An upcoming documentary about the late Princess Diana will include some candid, revealing conversations that have never before been heard on British television — and her brother has reportedly “pleaded” with broadcaster Channel 4 not to air the tapes.
The taped conversations — which were previously aired on American television back in 2004 — feature Diana discussing painful, intimate moments from her failed marriage to Prince Charles as she opens up to Peter Settelen, her public speaking coach.
Sky News reports one tape features Diana revealing that when she confronted Charles about his affair with Camilla Parker-Bowles, he told her:
“I refuse to be the only Prince of Wales who never had a mistress.”
Diana also claimed Prince Philip told Charles that if his marriage to Diana didn’t work out, he could go back to Camilla “after five years.”
Distraught and with nowhere to turn, Diana said that she sought help from Queen Elizabeth II.
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“So I went to the top lady, sobbing. And I said ‘What do I do? I’m coming to you, what do I do?’ And she said ‘I don’t know what you should do,’” Diana said. “And that was it. And that was help.”
The tapes also reveal that Charles didn’t exactly sweep his future bride off her feet when they first met.
“He chatted me up,” Diana said. “He was like a bad rash. He was all over me and I thought, you know, ‘Urgh’. Whereupon, he leapt upon me and started kissing me and everything, and I thought, ‘Waaah! This is not what people do.’”
She also revealed that she and Charles only met 13 times before their wedding.
“He wasn’t consistent with his courting abilities,” she said. “He’d ring me every day for a week, then wouldn’t speak to me for three weeks. Very odd.”
She also confided that sex with Charles took place “once every three weeks” and apparently stopped completely about six or seven years before the conversations took place.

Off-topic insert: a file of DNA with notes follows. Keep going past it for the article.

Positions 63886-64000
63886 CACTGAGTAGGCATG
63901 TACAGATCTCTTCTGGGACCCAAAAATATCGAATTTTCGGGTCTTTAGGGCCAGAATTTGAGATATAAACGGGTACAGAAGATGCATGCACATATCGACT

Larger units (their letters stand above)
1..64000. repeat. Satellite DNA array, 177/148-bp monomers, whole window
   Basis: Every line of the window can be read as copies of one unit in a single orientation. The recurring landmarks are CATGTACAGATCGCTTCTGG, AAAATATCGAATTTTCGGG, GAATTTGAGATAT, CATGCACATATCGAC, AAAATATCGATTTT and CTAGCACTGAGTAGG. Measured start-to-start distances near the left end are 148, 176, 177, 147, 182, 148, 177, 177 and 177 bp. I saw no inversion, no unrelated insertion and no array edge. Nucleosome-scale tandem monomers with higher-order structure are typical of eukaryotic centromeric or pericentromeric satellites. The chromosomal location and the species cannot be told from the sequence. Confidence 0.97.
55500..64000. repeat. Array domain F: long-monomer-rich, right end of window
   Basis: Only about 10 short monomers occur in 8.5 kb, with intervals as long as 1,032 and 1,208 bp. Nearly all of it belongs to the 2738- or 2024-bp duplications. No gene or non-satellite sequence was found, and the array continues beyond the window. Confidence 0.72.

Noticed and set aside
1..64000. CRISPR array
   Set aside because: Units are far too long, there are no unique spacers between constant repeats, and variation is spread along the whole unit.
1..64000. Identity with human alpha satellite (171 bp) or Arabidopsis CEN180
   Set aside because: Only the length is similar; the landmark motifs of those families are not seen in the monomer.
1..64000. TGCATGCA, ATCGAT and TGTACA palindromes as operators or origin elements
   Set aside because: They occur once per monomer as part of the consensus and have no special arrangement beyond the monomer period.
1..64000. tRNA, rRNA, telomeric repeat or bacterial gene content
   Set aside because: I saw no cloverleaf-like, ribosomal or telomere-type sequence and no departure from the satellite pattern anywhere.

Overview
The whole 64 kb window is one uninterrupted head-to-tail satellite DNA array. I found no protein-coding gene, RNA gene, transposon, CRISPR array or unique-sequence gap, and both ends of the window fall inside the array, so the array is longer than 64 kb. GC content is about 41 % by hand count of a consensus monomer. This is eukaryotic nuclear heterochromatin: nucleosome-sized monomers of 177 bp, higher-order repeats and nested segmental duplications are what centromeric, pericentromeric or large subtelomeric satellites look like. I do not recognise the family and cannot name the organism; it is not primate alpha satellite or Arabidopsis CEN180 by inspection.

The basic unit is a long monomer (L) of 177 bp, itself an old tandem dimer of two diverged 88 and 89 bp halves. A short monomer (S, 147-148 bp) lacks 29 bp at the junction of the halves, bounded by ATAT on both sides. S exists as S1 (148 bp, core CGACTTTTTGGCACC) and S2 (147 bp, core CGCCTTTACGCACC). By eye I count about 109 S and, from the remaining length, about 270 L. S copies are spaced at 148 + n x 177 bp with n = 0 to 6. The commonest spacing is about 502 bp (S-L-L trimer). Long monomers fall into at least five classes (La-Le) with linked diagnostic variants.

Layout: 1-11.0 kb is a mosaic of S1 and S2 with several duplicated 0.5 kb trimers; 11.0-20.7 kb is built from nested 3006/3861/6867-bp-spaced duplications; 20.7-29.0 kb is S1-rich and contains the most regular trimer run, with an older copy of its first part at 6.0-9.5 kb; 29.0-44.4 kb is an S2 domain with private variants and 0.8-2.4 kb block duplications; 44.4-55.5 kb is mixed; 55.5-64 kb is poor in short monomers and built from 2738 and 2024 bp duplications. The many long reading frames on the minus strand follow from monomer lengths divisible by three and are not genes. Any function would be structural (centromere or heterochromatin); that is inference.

Diana also opened up to Settleton about her bulimia, revealing that it was common knowledge among the royal family.
“Everybody knew about the bulimia in the family. And they all blamed the failure of the marriage on the bulimia and it’s taken them time to think differently,” she said. “I said I was rejected, I didn’t think I was good enough for this family, so I took it out on myself. I could have gone to alcohol… I could have been anorexic… I chose to hurt myself instead of hurting all of you.”
Meanwhile, Rosa Monckton, a close friend of the late princess, told the Daily Mail, “How intrusive is this? It doesn’t matter that it was 20-odd years ago. The tapes should have been sent to the boys. I just think it is absolutely disgusting.”
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Former royal press secretary Dickie Arbiter told Sky News: “I don’t believe there’s anything that we’re going to learn from the tapes. I think it’s absolutely shameful that these tapes have been made available.”
However, a spokesperson for Channel 4 insists that the recordings are a valuable historical document that shed light on one of the world’s most famous people 20 years after her death.
“The excerpts from the tapes recorded with Peter Settelen have never been shown before on British television and are an important historical source,” said the spokesperson.
“We carefully considered all the material used in the documentary and, though the recordings were made in private, the subjects covered are a matter of public record and provide a unique insight into the preparations Diana undertook to gain a public voice and tell her own personal story, which culminated in her later interview for Panorama,” the statement continued.
“This unique portrait of Diana gives her a voice and places it front and centre at a time when the nation will be reflecting on her life and death.”